Who would have ever thought we'd get this far? Who would have thought that D-L would become the leading female crusader on behalf of 9 million Americans (more people than live in the whole of Switzerland and more than live in 37 of the US states) to strike down a law that has cost banks billions of dollars in paperwork just to try to root out damn Yankees?

At the hearing tomorrow, they will play a video of Donna-Lane's testimony. Since you've read this far, here's a link:

And her written testimony:

And testimonies of her fellow plaintiffs:

The Congressional hearing will be live-streamed beginning at 2 pm Eastern time Wednesday. You can connect to it here on the IRSMedic youtube channel:

The battle is far from over, but we are making tremendous progress and victory is in sight!

Thursday, April 20, 2017

Hair Architect

I went to see my hair engineer today - Sam. Samantha, actually.

For the past few months she's been working on adding a bit of curl to my hair, which all my life has been as fine and straight as can be. (By the way, at age 65 ... 66 tomorrow, I'm thrilled to have a full head of hair; take that, Lou.)

I curled it just for fun to begin with, but turns out I like it. So does D-L, which is even more important.

I explained to Sam that we were going to Washington this week, where Donna-Lane is going to testify before the U.S. Congress on the repeal of FATCA ( After the hearing, which may be televised on C-Span, there's a press conference.

I expect to be in the background, but you never know. So I don't want to take a chance that, as D-L's husband, my hairstyle might given someone pause about getting rid of this draconian law because they think I look like a hippie (I prefer the term Bohemian.). I told Sam that in American culture, men with long straight hair are often assumed to be homeless (can't afford a haircut?) Ponytail? A high school loner who never wanted to grow up. However, men with long curly hair are more likely to be regarded as, shall we say, trendy.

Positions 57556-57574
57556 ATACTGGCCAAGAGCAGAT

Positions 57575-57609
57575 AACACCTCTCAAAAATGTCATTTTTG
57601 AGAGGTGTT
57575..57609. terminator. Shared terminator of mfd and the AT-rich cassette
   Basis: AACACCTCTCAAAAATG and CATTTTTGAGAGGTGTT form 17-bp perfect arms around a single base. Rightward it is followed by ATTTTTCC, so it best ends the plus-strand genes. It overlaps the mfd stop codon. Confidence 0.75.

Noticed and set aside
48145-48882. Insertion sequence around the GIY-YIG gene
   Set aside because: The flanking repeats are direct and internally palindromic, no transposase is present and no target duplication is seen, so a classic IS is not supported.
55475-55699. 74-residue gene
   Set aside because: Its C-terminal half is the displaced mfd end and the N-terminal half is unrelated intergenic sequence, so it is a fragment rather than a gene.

During the process, Sam applied two different solutions to my hair after it was in curlers. So I asked her the purpose of each. Seems the first breaks down the "disulphide bonds" of the straight hair and the second helps those bonds reform in the new curly shape. Hair architecture, if you will.

It won't stay as tightly curled as you see it above, which is fine too. At least there's some wave to it now. (Full front view in a few days.) And it does not look in any way "corporate," as I did until 3-4 years ago.
About 8-9 years ago - the hand and leg belong to my grandson

Wednesday, April 19, 2017

Dueling DNA

This is a dueling blog. Donna-Lane's version is at

I've been told, over the years, that my family heritage can be traced to U.S. Presidents John Adams and John Quincy Adams, to British royalty, and includes American Indian genes. My brother once did an extensive genealogy study, contacting every known living relative and searching their memories and family archives to assemble our gene tree.

Today there are more sophisticated scientific tools for discovering who you are connected to ... and not just as Facebook friends.

On a bit of a lark, but with some genuine curiosity mixed in, Donna-Lane and I decided to try one of the new DNA analysis services. We ordered the kits online, had them delivered to Switzerland, did the swab the inside of your mouth thing, and shipped our saliva to Houston while we were visiting relatives in the States in March.

The results came through online this week.

No mention of American Indian, but according to Family Tree DNA I may have ancestors from Northern India or thereabouts in Central Asia. Less than 2% though.